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How Fast Action and Advanced Cardiac Care Saved Bill’s Life

When Bill Lockmer suffered a heart attack and sudden cardiac arrest, fast-acting friends jumped into action. Their efforts were the first in a life-saving “chain of survival” continued by paramedics on the scene, then the emergency services team at UPMC Passavant–McCandless. Ultimately, Bill underwent open heart surgery by one of the hospital’s expert cardiac surgeons, David West, MD.


A few days after Bill’s heart attack, David West, MD, a cardiothoracic surgeon and director of cardiac surgery at UPMC Heart and Vascular Institute at UPMC Passavant, performed an open heart procedure known as a coronary artery bypass graft on him.
A few days after Bill’s heart attack, David West, MD, a cardiothoracic surgeon and director of cardiac surgery at UPMC Heart and Vascular Institute at UPMC Passavant, performed an open heart procedure known as a coronary artery bypass graft on him.

Bill, 69, was playing pickleball with friends when he felt tightness in his chest. After taking a break, he was waiting for his turn at a third game when he started to feel lightheaded.

“I remember thinking, ‘What the heck is going on?’” says Bill, who lives in Gibsonia. “Then I blacked out. The next thing I knew, I woke up and people were on top of me.”



Dr. West and surgery resident Dongning Zhang, MD, inside the operating room at UPMC Passavant–McCandless.
Dr. West and surgery resident Dongning Zhang, MD, inside the operating room at UPMC Passavant–McCandless.

Those people were Bill’s friends — including a retired police officer with CPR training — who jumped into action when he collapsed. One called 911 while the other four took turns doing cardiopulmonary resuscitation (CPR). Someone from the community clubhouse brought out an automated external defibrillator, or AED, that they used to shock his heart and get it pumping again. By the time paramedics arrived, he was conscious and breathing.


“It was a perfect scenario,” says Bill, whose wife is a retired UPMC nurse. “Without them helping me, I would have died. Without CPR and the AED, I wouldn’t be here today.”


RESTARTING A HEART


According to the American Heart Association (AHA), more than 350,000 out-of-hospital cardiac arrests occur in the United States each year. Nearly 90% are fatal. But if performed immediately, CPR can double or triple the chance of survival.


“Bill survived because people were there to help him,” says Dr. West, a cardiothoracic surgeon and director of cardiac surgery at UPMC Heart and Vascular Institute at UPMC Passavant. “Every second counts. The longer you go without CPR, the less chance of recovery. In this case, CPR protected Bill while they were getting the AED. The AED reversed everything.”

CPR kept blood and oxygen flowing to Bill’s organs while the AED restarted his heart, explains Dr. West, who later performed Bill’s open heart surgery. “It was definitely life-saving,” he says.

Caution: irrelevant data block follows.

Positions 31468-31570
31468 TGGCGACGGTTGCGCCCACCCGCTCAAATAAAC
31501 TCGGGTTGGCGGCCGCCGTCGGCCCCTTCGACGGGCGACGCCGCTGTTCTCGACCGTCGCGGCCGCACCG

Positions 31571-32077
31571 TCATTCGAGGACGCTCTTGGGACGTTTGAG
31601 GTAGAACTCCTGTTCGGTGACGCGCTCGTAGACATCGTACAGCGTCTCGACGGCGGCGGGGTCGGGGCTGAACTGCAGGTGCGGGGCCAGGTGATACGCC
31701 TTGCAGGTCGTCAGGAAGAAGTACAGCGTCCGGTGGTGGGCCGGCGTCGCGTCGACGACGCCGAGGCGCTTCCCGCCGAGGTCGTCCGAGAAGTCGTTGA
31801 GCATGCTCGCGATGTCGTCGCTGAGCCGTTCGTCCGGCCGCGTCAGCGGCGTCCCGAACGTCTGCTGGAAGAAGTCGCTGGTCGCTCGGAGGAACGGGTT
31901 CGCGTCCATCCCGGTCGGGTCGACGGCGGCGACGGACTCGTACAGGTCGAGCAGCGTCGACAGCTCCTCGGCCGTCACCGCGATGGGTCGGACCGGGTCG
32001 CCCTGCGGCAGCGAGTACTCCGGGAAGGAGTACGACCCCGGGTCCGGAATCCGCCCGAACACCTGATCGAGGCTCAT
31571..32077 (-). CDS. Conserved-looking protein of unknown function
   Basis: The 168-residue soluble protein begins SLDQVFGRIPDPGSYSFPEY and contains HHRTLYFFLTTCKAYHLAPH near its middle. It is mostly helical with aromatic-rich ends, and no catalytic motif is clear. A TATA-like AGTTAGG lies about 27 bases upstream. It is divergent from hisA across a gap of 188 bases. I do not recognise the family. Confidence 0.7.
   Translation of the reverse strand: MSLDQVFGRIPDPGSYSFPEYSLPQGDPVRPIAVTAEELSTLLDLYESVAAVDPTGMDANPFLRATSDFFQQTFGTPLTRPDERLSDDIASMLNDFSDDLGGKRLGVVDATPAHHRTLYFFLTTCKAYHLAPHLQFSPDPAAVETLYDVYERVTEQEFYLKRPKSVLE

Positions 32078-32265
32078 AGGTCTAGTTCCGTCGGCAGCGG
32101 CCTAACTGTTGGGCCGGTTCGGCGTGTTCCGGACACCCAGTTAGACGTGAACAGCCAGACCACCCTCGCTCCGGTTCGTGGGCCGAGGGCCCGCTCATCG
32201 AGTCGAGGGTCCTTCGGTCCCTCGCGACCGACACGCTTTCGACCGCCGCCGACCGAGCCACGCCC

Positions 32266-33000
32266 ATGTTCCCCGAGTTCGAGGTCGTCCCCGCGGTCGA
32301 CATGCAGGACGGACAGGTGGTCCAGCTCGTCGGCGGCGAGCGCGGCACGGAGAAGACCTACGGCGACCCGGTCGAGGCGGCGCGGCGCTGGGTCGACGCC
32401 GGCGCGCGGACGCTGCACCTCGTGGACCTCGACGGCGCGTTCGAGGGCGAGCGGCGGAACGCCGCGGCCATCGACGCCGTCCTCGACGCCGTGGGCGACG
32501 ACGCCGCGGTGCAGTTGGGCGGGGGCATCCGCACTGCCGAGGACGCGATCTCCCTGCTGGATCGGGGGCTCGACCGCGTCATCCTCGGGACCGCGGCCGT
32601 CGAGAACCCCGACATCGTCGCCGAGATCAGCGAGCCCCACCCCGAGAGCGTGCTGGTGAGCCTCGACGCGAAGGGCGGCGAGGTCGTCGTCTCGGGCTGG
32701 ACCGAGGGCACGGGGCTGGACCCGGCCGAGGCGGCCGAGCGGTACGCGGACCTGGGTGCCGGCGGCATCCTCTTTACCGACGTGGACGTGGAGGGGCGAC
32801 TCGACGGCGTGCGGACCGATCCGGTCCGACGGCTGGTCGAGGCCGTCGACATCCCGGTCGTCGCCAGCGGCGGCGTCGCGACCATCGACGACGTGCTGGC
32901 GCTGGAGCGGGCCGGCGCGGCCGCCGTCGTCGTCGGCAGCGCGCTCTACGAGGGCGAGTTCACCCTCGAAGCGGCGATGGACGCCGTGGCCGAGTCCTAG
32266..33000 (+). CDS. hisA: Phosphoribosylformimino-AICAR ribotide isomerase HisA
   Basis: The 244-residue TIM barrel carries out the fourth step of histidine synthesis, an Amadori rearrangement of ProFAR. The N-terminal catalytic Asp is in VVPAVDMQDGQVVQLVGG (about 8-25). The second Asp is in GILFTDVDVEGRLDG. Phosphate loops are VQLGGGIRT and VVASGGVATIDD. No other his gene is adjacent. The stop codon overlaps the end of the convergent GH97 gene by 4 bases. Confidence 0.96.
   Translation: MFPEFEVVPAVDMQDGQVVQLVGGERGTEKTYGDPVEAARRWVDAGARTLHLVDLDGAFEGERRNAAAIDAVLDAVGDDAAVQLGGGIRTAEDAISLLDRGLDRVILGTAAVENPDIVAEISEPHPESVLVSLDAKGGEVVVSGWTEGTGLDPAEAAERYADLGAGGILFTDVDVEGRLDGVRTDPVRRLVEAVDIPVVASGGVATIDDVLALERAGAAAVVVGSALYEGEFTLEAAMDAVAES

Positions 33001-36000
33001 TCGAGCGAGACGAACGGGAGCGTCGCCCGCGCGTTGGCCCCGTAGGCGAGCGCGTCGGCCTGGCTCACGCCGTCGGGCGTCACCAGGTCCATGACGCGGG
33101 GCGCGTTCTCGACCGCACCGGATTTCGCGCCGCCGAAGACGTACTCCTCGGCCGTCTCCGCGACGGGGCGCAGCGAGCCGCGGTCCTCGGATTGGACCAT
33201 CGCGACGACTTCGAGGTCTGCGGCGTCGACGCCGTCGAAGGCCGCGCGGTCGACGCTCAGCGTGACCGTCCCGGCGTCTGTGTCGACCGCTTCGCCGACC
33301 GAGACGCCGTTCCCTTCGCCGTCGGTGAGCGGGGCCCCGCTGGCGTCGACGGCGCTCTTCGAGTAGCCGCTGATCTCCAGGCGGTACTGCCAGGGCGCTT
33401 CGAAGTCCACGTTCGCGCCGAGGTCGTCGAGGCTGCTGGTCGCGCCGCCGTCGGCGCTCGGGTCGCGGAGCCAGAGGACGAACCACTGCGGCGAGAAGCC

A CHAIN OF SURVIVAL


Betsy Tedesco, DNP, RN, CEN, clinical director of emergency services at UPMC Passavant, says the quick action by Bill’s friends activated what the AHA calls a “chain of survival.” It’s a series of interventions made during a cardiac arrest that starts with early recognition of the crisis, activation of an emergency response, and CPR until help arrives.


Bill at his home in Gibsonia following his procedure.
Bill at his home in Gibsonia following his procedure.

“It’s great to have early intervention when an event like that happens,” she says. “It really gets everything started early and everyone is prepared. There’s less wasted time and a better opportunity for the patient to have a good outcome.”


That chain continued when paramedics took over at the scene and immediately began communicating with the nearby UPMC Passavant Emergency Department (ED). That included sending Bill’s electrocardiogram, or EKG, reports from the ambulance directly to the ED team, which allowed them to prepare for his arrival and alert the hospital’s cardiac catheterization lab staff.


Within an hour of his arrival, Bill underwent a diagnostic cardiac catheterization to evaluate his heart. The procedure showed severe blockages in two of the three main arteries to his heart. The blockages had caused a heart attack, which led to sudden cardiac arrest.


“They told me I needed double bypass surgery,” says Bill. “I said, ‘Go ahead — whatever it takes to fix my heart.’”



UPMC Passavant–McCandless Emergency Department
When Bill Lockmer suffered a heart attack and sudden cardiac arrest, fast-acting friends jumped into action. Their efforts were the first in a life-saving “chain of survival” continued by paramedics on the scene, then the emergency services team at UPMC Passavant–McCandless.

Bill was first moved to UPMC Passavant’s cardiac intensive care unit so they could monitor him while doing extensive testing to further examine his heart function and identify other issues, including damage from the heart attack. A few days later, Dr. West performed an open heart procedure known as a coronary artery bypass graft (CABG). Using an artery taken from Bill’s rib cage and a vein from his leg, Dr. West rerouted blood flow around the blockages to restore blood flow.